A Word from Our President 6.1.2023


A Word from Our President 6.1.2023

I’ve been birding far from home lately in a place that nevertheless felt very familiar. Let me explain.

Imagine a Mediterranean climate — miles of hilly oak woodland crossed by occasional river valleys. Imagine also a region where the winter rains have fallen far below average for three consecutive years, where farmers are competing for irrigation water, and where rivers and natural wetlands have largely dried up. Imagine a land where wildlife is struggling to survive.

If all this sounds familiar, let me tell you that I’m not talking about California but somewhere much further away. The region I am describing is Andalucía, a province in southern Spain.

In a biological sense, Andalucía is similar to California, in many ways. The Mediterranean climate in Spain works the same as it does in California, with winter rains and hot, dry summers. The natural vegetation also resembles the Golden State, with miles of oak woodland, extensive open grasslands, and mountains with chaparral-like thickets and pines at higher altitudes.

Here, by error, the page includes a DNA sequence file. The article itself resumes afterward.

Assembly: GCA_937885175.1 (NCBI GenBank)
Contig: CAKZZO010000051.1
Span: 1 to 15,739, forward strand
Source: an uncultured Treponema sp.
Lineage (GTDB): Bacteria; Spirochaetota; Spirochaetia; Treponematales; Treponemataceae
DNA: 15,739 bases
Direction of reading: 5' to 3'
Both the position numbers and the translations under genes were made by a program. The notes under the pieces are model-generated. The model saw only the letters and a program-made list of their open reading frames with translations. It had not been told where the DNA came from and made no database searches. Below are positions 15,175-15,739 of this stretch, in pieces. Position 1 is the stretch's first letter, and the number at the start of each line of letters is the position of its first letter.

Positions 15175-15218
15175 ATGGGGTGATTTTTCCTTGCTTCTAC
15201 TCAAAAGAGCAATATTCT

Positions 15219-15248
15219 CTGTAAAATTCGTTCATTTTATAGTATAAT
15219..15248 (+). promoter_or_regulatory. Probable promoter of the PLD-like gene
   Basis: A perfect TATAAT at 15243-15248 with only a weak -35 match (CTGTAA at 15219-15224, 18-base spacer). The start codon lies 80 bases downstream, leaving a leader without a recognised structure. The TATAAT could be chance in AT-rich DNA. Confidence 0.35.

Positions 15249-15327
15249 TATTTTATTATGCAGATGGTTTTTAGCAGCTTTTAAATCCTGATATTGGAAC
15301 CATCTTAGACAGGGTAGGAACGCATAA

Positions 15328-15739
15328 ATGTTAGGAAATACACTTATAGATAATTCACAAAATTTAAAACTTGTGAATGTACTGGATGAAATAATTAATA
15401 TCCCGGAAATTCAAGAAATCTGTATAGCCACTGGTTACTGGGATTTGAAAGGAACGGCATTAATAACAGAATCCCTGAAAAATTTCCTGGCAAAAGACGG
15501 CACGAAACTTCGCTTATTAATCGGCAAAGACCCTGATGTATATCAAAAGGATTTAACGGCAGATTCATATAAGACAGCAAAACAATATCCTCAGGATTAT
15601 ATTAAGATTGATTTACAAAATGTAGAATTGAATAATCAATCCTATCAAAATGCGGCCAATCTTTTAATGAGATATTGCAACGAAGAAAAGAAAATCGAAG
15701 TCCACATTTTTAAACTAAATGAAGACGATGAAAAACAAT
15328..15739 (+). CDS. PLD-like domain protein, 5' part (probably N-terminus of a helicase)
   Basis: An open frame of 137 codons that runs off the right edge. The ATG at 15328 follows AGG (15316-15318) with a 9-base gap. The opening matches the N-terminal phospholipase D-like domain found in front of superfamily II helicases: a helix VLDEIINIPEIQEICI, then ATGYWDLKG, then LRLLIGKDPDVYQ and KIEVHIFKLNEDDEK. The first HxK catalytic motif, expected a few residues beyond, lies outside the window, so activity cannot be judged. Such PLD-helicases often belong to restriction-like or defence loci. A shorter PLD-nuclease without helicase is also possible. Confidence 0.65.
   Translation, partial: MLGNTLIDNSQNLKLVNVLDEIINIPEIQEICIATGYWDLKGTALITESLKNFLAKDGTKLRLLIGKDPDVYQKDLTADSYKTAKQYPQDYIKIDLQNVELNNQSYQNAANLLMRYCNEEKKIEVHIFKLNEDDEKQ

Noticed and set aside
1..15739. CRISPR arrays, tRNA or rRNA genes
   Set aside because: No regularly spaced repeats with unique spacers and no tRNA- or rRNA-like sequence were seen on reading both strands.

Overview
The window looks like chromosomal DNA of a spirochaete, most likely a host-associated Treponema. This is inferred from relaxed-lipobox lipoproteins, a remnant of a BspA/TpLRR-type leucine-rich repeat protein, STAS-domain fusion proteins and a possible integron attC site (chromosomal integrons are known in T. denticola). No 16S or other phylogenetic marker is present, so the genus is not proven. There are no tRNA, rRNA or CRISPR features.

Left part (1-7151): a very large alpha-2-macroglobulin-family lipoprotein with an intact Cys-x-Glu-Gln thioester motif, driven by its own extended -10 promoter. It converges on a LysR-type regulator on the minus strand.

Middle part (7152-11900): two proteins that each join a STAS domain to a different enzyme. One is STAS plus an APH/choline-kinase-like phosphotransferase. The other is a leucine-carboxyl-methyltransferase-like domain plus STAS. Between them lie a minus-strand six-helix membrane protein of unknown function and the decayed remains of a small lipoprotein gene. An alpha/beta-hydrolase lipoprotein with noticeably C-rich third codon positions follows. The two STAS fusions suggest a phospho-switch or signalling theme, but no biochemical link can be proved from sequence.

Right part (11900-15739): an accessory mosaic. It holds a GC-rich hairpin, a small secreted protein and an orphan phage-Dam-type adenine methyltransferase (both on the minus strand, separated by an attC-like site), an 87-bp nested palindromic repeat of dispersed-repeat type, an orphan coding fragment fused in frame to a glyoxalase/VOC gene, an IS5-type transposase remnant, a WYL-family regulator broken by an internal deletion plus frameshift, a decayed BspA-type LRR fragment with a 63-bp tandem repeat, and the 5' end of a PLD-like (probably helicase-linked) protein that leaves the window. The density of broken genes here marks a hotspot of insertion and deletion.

But what really struck me was how similar the environmental problems of Spain seem when studied from a North American perspective. To out it bluntly, southern Spain is suffering from a combination of too little rainfall – a pattern being intensified by climate change – and too much groundwater pumping for intensive agriculture. The result is that the rivers and wetlands that sustain wildlife are drying up.

I share all this because the challenge facing Andalucía is the same one facing not only California but also Harney County and the Malheur Lake. In a world where humans dominate, how much water can we divert for human use before the natural world simply collapses? Last summer, Malheur Lake almost disappeared completely; all that remained was a few hundred acres of inch-deep water. This year, thanks to a much more generous winter, our lake is back and once again providing critical habitat for migratory and nesting birds. For that, we can be thankful.

But the challenge remains. We humans must be careful not to fatally wound the natural things we love.

– Wm. Tweed


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